Ron Galperin, chairman of the Commission on Revenue Efficiency, with Los Angeles Mayor Antonio Villaraigosa, City Councilman Bernard Parks, and City Council President Eric Garcetti at a press conference, Oct. 4, 2010.
Like a lot of cities right now, Los Angeles needs cash. Turns out, a lot of the cash it needs is out there… in uncollected taxes and fees.
Audits and reports on this subject have come and gone. But in the middle of a budget crisis, officials feel urgent about rounding up more than half a billion dollars in uncollected taxes and fees. About three quarters of that money is more than four months past due.
In the spring, the City Council appointed a new commission to make L.A.’s tax collection more efficient. The Commission on Revenue Efficiency — or CORE — returned with a list of proposals, from establishing an inspector general for collections to streamlining the bill paying process.
City Council President Eric Garcetti said that in some cases, the city makes it hard for people to pay what they owe.
"You can’t go online and put your credit card in and get your dog license," Garcetti told reporters. "You have to figure out where to go, you have to print something out, then you have to write your check — I mean, it’s cutting edge technology …for 1992."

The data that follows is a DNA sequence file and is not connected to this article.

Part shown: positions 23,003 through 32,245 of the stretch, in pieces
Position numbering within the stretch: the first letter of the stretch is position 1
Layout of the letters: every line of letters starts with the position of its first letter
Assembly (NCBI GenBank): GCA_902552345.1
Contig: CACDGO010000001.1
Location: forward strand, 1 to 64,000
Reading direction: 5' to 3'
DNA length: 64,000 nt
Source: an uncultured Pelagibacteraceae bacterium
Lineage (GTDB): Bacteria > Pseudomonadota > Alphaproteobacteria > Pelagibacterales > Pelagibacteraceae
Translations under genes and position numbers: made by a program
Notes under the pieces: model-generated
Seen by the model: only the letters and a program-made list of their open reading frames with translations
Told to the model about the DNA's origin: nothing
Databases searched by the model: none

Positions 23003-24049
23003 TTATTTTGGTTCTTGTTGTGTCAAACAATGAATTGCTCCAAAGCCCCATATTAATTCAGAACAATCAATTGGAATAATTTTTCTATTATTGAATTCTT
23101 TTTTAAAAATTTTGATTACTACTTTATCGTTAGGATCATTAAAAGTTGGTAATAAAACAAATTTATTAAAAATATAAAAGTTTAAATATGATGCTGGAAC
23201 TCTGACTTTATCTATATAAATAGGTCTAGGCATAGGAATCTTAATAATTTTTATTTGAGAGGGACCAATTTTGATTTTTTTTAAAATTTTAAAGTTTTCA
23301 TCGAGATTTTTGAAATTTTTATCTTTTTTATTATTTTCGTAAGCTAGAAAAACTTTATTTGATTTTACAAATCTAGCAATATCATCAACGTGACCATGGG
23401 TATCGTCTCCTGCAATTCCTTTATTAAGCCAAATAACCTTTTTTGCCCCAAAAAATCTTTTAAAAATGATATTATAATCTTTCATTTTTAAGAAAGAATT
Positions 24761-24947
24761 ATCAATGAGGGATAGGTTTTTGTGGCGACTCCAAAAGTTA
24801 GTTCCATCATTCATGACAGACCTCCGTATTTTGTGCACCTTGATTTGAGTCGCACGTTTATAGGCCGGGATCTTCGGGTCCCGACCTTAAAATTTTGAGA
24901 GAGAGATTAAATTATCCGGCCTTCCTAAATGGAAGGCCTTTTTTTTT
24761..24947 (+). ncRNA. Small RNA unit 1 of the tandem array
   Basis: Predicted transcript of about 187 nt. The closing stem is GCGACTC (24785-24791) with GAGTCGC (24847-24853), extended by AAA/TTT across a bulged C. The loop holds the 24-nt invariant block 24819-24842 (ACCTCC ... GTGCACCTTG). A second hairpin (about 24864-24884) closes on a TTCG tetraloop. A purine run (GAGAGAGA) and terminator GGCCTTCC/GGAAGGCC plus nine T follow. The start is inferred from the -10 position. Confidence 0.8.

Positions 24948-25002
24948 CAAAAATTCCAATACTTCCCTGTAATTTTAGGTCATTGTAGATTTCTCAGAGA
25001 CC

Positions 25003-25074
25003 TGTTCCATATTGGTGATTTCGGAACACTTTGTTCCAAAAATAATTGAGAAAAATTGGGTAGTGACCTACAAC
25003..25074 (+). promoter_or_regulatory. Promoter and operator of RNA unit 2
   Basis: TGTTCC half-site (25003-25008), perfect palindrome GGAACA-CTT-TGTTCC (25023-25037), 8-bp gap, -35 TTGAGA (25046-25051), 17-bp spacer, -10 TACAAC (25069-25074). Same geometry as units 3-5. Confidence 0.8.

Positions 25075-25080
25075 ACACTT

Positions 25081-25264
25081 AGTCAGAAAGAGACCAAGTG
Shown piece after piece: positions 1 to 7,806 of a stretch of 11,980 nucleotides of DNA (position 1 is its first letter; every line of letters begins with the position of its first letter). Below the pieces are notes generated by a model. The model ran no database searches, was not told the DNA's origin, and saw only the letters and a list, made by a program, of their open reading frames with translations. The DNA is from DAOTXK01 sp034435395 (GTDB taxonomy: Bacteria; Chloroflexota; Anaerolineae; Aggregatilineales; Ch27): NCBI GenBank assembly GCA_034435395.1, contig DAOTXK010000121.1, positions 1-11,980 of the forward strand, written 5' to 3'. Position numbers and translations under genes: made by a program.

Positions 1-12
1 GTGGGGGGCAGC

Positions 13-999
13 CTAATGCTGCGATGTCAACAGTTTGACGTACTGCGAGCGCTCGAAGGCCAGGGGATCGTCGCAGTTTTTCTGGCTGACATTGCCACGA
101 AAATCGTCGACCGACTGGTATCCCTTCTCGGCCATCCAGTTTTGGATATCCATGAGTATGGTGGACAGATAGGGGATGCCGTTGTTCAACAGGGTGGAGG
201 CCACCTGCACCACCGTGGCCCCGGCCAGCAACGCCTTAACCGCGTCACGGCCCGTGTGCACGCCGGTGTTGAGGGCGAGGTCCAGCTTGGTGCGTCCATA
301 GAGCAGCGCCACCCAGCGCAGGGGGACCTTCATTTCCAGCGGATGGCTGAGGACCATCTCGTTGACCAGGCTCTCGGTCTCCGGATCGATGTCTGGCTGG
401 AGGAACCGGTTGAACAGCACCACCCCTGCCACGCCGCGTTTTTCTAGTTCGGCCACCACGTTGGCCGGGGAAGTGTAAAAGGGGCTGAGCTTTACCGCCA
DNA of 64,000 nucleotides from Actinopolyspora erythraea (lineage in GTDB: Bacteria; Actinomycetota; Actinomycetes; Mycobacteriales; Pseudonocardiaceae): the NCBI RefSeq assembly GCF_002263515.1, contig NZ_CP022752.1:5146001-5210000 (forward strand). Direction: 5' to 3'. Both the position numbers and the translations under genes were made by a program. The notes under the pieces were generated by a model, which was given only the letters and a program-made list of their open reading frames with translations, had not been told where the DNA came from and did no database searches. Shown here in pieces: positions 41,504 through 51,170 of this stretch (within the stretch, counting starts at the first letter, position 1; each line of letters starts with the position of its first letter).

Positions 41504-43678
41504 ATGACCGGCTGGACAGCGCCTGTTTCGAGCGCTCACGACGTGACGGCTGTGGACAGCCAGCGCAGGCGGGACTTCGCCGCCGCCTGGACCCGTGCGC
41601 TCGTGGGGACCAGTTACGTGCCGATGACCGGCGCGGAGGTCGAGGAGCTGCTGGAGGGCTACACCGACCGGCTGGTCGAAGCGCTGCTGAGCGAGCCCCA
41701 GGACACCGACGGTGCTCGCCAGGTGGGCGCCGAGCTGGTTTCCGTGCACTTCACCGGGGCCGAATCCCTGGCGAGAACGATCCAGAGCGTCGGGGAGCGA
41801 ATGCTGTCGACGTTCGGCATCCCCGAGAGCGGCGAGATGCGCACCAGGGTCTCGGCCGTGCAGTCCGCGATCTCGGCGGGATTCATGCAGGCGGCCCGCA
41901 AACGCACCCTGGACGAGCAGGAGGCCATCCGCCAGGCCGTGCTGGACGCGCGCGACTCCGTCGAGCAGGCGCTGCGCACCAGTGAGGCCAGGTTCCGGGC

Ron Galperin said it took hours for him to get a license for his dog.
"All I wanted to do was just pay," Galperin said. He chaired the commission.
"We’re seeking to have eventually a central payment portal, we’re seeking to have a customer ID number that can be applied across all the various ways in which somebody in the city of L.A. does business with the city," said Galperin.
The commission also recommends intensifying the consequences for delinquencies and selling some of the city's old debts, rather than waiting to write them off.
No city can collect every cent that people owe. They rack up parking tickets, then move out of state without paying them. But Garcetti said 10 percent of what Los Angeles hasn’t collected would provide enough money to restore cuts it’s had to make to the fire department and return libraries back to a six-day-a-week schedule.